Paul Bremer - New Canaan's Pontius Pilate

By William A. Collins

02/08/06 "
Minuteman Media" -- -- Paul Bremer came to New Canaan the other night to speak. It is, after all, his old hometown. Thus, the visit was, first of all, a case of local boy makes good, which, of course, a lot of New Canaanites do. It was also the tour kickoff for Bremer’s new book, “My Year In Iraq.” His listeners well understood book tours, and publishing, and publicity, and hype.

And colonialism. You’ll recall that President Bush appointed Bremer as the first head of the Coalition Provisional Authority, as soon as the military’s mission in Iraq was “accomplished.” The Romans once called this job “proconsul,” the appointed ruler of a conquered territory. Their most storied incumbent was Pontius Pilate, though our grasp of his actual duties and performance in Judea remain somewhat hazy.

Not so with Bremer’s. His work was precisely laid out in Washington and he performed it with quiet ferocity. His first task was to turn over Iraq’s traditional publicly owned enterprises to foreign investors. He started with electricity. (In California, this was analogous to deregulation.) Next to go was the public water supply, and soon the telephone system. New Canaan can identify with this sort of privatization.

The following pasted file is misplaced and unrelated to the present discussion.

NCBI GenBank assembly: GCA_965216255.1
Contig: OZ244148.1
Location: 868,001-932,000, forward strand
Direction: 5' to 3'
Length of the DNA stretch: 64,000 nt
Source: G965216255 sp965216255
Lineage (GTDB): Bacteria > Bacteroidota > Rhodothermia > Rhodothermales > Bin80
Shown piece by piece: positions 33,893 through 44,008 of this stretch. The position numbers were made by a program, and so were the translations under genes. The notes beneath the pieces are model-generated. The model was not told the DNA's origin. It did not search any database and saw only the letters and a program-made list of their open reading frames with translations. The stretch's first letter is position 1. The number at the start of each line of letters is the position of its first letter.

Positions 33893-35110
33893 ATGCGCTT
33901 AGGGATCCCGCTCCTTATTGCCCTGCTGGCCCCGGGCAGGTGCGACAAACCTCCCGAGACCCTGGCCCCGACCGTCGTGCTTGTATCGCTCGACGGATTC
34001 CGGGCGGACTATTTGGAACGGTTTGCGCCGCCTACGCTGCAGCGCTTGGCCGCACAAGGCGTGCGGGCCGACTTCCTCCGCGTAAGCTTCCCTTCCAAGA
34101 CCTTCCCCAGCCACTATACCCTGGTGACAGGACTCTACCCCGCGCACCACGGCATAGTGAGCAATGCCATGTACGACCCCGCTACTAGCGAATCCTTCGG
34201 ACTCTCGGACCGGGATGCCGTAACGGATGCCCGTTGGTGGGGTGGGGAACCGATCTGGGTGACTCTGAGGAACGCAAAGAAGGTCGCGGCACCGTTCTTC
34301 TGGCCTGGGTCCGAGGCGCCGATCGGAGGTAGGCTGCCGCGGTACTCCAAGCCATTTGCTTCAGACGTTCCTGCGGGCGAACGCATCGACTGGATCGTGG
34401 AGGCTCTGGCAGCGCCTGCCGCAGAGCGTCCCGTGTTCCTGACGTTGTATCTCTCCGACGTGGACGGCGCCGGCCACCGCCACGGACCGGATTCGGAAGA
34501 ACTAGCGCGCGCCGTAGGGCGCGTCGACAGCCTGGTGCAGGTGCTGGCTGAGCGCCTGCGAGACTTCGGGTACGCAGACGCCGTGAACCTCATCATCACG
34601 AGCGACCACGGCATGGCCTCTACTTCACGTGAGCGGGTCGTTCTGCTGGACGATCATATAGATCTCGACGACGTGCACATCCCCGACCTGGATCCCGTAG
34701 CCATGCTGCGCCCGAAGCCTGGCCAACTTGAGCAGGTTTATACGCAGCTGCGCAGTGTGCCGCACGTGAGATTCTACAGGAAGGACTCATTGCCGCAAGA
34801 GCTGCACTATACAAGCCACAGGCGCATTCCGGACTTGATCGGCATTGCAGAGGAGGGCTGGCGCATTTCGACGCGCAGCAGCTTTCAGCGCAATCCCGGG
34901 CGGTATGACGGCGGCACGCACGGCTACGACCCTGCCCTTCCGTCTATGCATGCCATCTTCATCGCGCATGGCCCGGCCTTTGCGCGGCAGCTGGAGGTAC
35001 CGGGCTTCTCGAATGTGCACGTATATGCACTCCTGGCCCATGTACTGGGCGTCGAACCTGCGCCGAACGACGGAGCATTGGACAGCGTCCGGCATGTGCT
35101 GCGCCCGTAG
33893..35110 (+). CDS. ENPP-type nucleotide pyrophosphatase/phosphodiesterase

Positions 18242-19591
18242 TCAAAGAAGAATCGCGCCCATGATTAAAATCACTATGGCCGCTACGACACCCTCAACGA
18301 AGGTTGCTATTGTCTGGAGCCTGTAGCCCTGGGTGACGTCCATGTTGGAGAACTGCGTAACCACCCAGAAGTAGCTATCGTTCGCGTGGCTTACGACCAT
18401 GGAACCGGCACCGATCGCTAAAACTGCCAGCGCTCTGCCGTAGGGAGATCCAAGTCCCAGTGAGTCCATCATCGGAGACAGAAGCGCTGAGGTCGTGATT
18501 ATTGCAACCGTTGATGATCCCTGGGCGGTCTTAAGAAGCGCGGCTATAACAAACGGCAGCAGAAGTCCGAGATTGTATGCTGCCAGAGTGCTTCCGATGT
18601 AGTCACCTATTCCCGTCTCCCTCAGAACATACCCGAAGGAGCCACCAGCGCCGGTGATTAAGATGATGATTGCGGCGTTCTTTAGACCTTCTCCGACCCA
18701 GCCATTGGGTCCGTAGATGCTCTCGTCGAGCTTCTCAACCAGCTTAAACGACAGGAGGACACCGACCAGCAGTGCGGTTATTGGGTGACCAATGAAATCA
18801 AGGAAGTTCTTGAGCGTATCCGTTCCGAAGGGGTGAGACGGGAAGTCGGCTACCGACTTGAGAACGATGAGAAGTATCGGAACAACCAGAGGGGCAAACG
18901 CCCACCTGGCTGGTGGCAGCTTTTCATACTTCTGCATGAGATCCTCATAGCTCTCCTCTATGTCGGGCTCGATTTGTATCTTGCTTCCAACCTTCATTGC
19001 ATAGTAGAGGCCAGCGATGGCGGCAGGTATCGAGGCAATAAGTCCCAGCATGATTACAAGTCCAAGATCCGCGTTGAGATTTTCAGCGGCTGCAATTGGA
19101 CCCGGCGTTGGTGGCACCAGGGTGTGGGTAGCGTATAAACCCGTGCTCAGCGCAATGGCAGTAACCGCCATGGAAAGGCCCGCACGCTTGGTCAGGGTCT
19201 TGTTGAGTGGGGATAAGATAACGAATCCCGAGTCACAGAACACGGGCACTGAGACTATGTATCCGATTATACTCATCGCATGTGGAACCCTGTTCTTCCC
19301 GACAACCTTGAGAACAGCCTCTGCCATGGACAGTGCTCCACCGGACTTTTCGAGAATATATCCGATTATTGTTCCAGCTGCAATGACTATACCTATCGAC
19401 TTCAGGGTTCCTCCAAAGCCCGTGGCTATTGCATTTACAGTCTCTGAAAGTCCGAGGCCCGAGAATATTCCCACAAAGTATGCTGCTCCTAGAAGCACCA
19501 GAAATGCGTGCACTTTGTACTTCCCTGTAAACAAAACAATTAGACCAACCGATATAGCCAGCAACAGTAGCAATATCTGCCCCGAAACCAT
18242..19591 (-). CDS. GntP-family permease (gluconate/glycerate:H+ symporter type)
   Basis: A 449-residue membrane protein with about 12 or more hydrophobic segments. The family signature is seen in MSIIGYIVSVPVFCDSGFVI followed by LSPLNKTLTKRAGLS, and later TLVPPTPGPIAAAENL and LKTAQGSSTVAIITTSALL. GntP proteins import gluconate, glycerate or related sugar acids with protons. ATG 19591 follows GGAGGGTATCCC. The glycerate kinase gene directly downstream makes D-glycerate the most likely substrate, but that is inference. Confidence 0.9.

Then came the banks, followed shortly by the insurance companies, all quickly gobbled up by outside money. Now even farmers are not allowed to plant their own seeds, but must buy genetically modified models from Monsanto, Cargill, or the like.

Tariffs, taxes and corporate restrictions were also redrawn for the benefit of foreign businesses and investors. And not only were these investor-friendly rules imposed, they were written into Iraq’s Constitution. Perhaps you wondered why Washington felt so obsessed with Iraq’s need for a constitutional democracy. There’s more, and the oil industry comes next.

One doubts that Pilate was so productive. Or the British governors of the American colonies. This compares more with the Spanish rulers of Peru or Mexico, or the British Raj in India.

Needless to say, Bremer’s was the kind of performance that New Canaan could cheer, and did. But there were complications. His talk was sponsored by the public library, so there were overtones of free speech. At least until the library detected that anti-war folks were planning to attend.

That changed everything. Abruptly the venue was shifted to St. Luke’s private school out in the four-acre zoning wilderness. Names of known protesters who had signed up early disappeared from the approved attendance list. The police blanketed the entrance to keep out dissidents while the Secret Service patrolled inside. The town takes care of its own.

For those who live outside the Gold Coast, you should know that lower Fairfield County is not in fact a total monolith of greed. It only looks that way. Two weeks after the Bremer incident, the Westport library hosted a talk by Victor Navasky, editor of “The Nation” magazine. He basically opposes everything Bremer stands for. No police or Secret Service were needed for that one. And other libraries are also doing their best to undermine the frighteningly intrusive rules of the Patriot Act. Thus it seems to be the New Canaan library alone that stands out as a bulwark of colonialism and avarice.

Columnist William A. Collins is a former state representative and a former mayor of Norwalk, Connecticut.

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